Publish in this journal
Journal Information
Vol. 65. Issue 4.
Pages 390-391 (April 2012)
Share
Share
Download PDF
More article options
Vol. 65. Issue 4.
Pages 390-391 (April 2012)
DOI: 10.1016/j.rec.2011.12.008
Full text access
Comments on the Spanish Society of Cardiology Critical Review of the ESC 2010 Clinical Practice Guidelines on Atrial Fibrillation
Comentarios al análisis crítico de la Sociedad Española de Cardiología de la guía de práctica clínica de fibrilación auricular 2010 de la ESC
Visits
...
Gregory Y.H. Lipa,
Corresponding author
g.y.h.lip@bham.ac.uk

Corresponding author: g.y.h.lip@bham.ac.uk
, A. John Cammb
a Centre for Cardiovascular Sciences, University of Birmingham, City Hospital, Birmingham, United Kingdom
b Centre for Cardiovascular Sciences, St. George's University of London, London, United Kingdom
Related content
Rev Esp Cardiol. 2012;65:7-1310.1016/j.rec.2011.10.005
Manuel Anguita, Fernando Worner, Pere Domenech, Francisco Marín, Javier Ortigosa, Julián Pérez-Villacastín, Antonio Fernández-Ortiz, Angel Alonso, Angel Cequier, Josep Comín, Magda Heras, Manuel Pan, Javier Alzueta, Angel Arenal, Gonzalo Barón, Xavier Borrás, Ramón Bover, Mariano de la Figuera, Carlos Escobar, Miguel Fiol, Benito Herreros, José L. Merino, Lluis Mont, Nekane Murga, Alonso Pedrote, Aurelio Quesada, Tomás Ripoll, José Rodríguez, Martín Ruiz, Ricardo Ruiz
Article information
Full Text
Bibliography
Download PDF
Statistics
Additional material (1)
Full Text

To the Editor,

The critique by Anguita et al.1 perpetuates many misconceptions. Many reported risk factors for stroke in atrial fibrillation (AF) were derived from the non-warfarin arms of trial cohorts but in the historical trials, females were under-represented, many risk factors were not systematically recorded or not uniformly defined and <10% of those screened were ultimately randomised. Thus, additional data are needed from epidemiological and cohort studies. Numerous studies have now shown how the risk of stroke rises from age >65 and that vascular disease also increases the risk of stroke and/or death in AF2. Females have a disproportionate risk of stroke when AF develops, and various studies support the inclusion of female gender as a stroke risk factor2. More contemporary studies do suggest that uncontrolled hypertension is more of a risk, rather than well-controlled blood pressure. After all, any (single) stroke risk factor will confer a risk of stroke when present with AF.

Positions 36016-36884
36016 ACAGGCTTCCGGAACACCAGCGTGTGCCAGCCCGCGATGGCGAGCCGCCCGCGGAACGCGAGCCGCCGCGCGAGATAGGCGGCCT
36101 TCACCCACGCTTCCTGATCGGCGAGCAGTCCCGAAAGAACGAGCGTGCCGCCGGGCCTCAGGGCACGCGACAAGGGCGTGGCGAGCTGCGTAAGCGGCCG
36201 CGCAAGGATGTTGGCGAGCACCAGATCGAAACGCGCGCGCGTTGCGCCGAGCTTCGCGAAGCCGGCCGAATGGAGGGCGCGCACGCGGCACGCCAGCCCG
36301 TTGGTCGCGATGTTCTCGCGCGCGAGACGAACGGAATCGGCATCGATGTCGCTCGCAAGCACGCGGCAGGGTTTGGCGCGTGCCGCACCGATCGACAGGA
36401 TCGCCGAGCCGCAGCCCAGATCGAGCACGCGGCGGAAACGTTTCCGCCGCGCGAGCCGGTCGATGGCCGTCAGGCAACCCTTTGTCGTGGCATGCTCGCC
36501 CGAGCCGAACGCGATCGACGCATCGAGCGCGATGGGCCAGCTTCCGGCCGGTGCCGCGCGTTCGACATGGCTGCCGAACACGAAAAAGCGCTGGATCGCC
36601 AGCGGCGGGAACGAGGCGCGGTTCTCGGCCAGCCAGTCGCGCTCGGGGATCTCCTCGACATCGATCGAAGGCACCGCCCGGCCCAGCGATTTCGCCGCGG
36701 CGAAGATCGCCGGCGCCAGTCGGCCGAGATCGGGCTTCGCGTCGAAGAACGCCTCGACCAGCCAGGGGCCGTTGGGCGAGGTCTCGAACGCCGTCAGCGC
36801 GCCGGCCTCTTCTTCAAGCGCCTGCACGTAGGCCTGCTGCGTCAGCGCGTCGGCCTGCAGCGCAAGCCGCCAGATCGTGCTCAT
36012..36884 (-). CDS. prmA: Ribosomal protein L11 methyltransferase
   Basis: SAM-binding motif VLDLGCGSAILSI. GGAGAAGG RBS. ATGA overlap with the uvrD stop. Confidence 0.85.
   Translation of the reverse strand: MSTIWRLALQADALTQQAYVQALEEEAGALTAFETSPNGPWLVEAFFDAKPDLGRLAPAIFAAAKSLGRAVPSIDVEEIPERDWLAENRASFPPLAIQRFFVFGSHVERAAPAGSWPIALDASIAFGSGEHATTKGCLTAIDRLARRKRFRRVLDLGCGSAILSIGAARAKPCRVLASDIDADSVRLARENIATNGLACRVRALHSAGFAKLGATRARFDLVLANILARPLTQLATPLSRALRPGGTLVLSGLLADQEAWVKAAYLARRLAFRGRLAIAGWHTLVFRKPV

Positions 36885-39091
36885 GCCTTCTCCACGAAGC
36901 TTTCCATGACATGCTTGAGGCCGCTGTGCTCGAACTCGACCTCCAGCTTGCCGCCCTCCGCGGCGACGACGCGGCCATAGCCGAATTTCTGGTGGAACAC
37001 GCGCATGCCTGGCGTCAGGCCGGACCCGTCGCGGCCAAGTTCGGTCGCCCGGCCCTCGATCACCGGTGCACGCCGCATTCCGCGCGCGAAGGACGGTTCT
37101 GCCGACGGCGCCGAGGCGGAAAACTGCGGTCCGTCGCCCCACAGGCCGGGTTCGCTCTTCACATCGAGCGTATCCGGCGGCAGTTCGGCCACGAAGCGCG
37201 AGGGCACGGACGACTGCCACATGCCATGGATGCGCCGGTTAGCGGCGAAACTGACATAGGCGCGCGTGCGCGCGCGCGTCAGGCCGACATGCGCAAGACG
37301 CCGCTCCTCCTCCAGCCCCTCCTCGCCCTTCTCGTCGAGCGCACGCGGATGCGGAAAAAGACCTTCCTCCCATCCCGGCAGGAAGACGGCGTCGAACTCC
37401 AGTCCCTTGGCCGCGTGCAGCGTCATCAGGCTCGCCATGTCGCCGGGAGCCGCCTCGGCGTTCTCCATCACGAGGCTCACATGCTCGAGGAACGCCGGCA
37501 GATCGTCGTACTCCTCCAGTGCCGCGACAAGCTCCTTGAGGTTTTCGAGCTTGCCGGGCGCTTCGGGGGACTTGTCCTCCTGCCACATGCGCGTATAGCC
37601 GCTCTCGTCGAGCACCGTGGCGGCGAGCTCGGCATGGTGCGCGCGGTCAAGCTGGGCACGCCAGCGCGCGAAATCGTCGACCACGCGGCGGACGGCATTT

The previous artificial division into low/moderate/high stroke risk strata evolved so that we could pick out the ‘high risk’ category to subject these patients to an inconvenient drug, warfarin. With the availability of new oral anticoagulants (OAC), the 2010 ESC guideline focuses more on improving our identification of ‘truly low risk’ patients, de-emphasises the (artificial) low/moderate/high risk stratification approach and recommended the use of a risk factor based approach with the CHA2DS2-VASc score. Since the original validation study, other independent validation studies have been published for CHA2DS2-VASc2. The advantage of CHA2DS2-VASc, which is more inclusive of common stroke risk factors, is that it consistently identifies ‘truly low risk’ patients who do not need any antithrombotic therapy, whilst those with ≥1 stroke risk factors can be considered for effective stroke prevention therapy, which is essentially OAC with either (very) well controlled warfarin or one of the new agents. Certainly, CHA2DS2-VASc is as good as–and possibly better–than scores such as CHADS2 in identifying patients who develop stroke.